How to Support a Mom With Postpartum Depression

I remember vividly watching someone at a moms’ group who was suffering with postpartum depression as she broke down. My heart ached for this mom. As someone who has experienced depression in the past, I could only imagine how hard it must be to feel that way while caring for a baby, especially your very first baby. I felt so fortunate that after having a difficult pregnancy, my postpartum life was a happy one. Having an easy baby helped. People have a hard enough time wrapping their heads around depression and mental health issues in the first place; the idea that a woman could be severely depressed after an event that is supposed to bring someone the greatest joy is even harder for people to comprehend. Yet according to the CDC, 600,000 women get PPD annually in the United States alone. That’s a huge number for something that’s supposedly “rare” to happen. Obviously it’s not so unusual or rare if so many women struggle with it, yet it’s still not something that’s talked about very openly. To feel depressed after birth is almost sinful in some people’s eyes.

Read More: How to Support a Mom With Postpartum Depression

Here For My “Sisters,”

Laura

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The Mental Checklist of Mistakes: Parenting With Anxiety

Parenting with anxiety means you’re never quite parenting alone. Nope, there’s always that thread or undercurrent of fear or worry that accompanies us anxious folks that we try to battle or subdue in order to parent without fear. And when I say parent without fear, I mean “parent without the fear of everything and anything thanks to anxiety making you a bad parent,” not parenting without fear, period, because what parent doesn’t get a little afraid sometimes?

As a person who has anxiety — anxiety doesn’t have me! (well, at least not today) — managing anxiety is crucial so that way my daughter doesn’t feel anxious and I feel better, too. I’ve had to mentally train myself to not hoverand it helps that I was once a teacher, so I know the importance of sitting back and letting children do things on their own. Despite my worrywart ways, I am adept at encouraging my daughter to be independent and not to ask me to do things for her. Still, the voice inside my head that panics from time to time when she’s trying something risky at the park or the voice inside my head that scolds me over every little thing I have done is a beast I have to master and control.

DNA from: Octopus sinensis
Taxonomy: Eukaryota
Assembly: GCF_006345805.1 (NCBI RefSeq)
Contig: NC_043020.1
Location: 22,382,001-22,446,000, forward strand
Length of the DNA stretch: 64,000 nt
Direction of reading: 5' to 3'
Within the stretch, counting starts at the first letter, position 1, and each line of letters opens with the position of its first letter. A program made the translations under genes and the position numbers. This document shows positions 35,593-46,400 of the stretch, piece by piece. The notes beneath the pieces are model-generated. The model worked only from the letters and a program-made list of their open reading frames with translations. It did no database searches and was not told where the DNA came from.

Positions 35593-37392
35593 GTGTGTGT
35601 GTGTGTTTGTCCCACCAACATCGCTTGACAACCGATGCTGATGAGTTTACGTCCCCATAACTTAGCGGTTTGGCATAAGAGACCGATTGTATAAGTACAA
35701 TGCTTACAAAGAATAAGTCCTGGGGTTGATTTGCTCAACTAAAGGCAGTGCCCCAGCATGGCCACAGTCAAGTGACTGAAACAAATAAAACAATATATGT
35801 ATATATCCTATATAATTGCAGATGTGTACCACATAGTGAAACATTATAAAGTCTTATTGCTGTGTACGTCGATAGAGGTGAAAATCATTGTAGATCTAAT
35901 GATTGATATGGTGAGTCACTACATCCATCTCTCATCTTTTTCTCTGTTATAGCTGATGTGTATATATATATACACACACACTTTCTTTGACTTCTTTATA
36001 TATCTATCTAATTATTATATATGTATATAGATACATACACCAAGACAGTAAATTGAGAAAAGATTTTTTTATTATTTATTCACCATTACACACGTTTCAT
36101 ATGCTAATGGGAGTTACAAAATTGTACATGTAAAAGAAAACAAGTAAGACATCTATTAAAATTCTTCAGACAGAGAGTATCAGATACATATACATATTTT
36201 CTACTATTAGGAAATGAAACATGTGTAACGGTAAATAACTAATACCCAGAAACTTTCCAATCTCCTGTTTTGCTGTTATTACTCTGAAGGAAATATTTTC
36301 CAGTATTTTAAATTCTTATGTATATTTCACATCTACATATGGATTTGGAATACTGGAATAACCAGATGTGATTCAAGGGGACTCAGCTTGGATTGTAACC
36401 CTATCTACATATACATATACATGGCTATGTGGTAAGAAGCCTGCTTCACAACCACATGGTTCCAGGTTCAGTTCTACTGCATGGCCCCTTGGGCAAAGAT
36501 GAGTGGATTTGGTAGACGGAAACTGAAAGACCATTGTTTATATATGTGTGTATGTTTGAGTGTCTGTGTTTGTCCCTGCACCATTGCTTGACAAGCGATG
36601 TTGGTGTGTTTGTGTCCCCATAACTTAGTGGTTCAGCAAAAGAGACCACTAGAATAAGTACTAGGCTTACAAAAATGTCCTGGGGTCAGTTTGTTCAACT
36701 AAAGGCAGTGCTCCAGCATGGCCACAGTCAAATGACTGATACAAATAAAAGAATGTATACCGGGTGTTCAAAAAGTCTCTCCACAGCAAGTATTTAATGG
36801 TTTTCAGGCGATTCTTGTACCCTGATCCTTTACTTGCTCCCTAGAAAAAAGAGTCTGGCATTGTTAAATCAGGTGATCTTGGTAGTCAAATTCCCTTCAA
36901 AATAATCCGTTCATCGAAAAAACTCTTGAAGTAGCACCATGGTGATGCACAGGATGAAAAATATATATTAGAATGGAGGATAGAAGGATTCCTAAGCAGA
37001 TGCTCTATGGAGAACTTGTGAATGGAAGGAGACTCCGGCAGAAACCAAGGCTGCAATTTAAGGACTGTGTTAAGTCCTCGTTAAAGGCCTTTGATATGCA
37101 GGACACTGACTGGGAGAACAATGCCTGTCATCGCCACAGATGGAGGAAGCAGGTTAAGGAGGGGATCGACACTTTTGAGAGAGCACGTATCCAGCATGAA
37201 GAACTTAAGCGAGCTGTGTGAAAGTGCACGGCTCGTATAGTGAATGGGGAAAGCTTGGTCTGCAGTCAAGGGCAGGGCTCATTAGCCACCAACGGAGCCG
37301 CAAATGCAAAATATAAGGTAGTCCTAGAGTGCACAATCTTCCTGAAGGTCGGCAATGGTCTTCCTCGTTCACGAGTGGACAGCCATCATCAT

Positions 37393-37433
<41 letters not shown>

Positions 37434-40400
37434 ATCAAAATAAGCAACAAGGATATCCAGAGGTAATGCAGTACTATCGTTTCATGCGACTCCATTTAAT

Read More: The Mental Checklist of Mistakes: Parenting With Anxiety

Deep Breaths,

Laura

12 Things Only People With Anxiety Can Teach You About Life

Your anxious friends can teach you a LOT.
Dealing with anxiety can make life difficult. I sometimes feel as if my anxiety takes over the control center in my brain and puts me in the backseat.

I may not even realize it, but anxiety can fuel a response, reaction, or behavior. It’s not until a few seconds, minutes, or hours later that I realize: anxiety got me. Again.

For example, I was worried about a potential health issue and the worrying took on such a life of its own that I actually started to make my stomach sick and head ache. Once I realized this was happening, I did my best to breathe deep and tell myself to relax.
Except, I had to continually do this to keep myself calm because sometimes, managing anxiety is a job.

Read More: 12 Things Only People With Anxiety Can Teach You About Life

Obsessively Worrying,

Laura

12 Struggles Only People With Anxiety Will Understand

Life is a b*tch and so is anxiety.
If you’re dealing with anxiety in any form, you can probably relate to these hardcore struggles that only people with anxiety truly understand.

Are you nervous about what you’re about to read? Then you’re definitely down with these struggles.

1. “I need to talk to you later” is a mind rollercoaster.

When people say they need to talk to you — like your partner or your boss — but that they’re busy right now and will contact you later, you want to kill them. Why? Because now you’re really worried and thinking the worst.

It has to be some horrific news they’re about to drop on you, and the minutes, hours, and days you need to wait in order to hear their “news” has you in such a tizzy that your little anxious brain is running off in tangents.

Read More: 12 Struggles Only People With Anxiety Will Understand

Don’t Worry, Be Happy– The Most BS song for someone with anxiety,

Laura

12 Things Only Over-Thinkers Will Understand

There you are about to do something when … wait. Should you really do that, or perhaps something else?

Is this you: standing in the middle of the supermarket trying to debate over something as frivolous as a box of rice? If you answered yes, congratulations! You are an over-thinker.

1. We constantly hear, “Just choose already!”

If you’re an over-thinker, you’ve heard that phrase a zillion times. People act like it’s oh-so-easy to just make a choice. And sure, sometimes it’s easy; for instance, would you prefer Brad Pitt or your husband?

Easy choice, but when you’re an over-thinker, you know that making a choice is torture, plain and simple.

Read More: 12 Things Only Over-Thinkers Will Understand

Questioning If I Should Have Wrote This,

Laura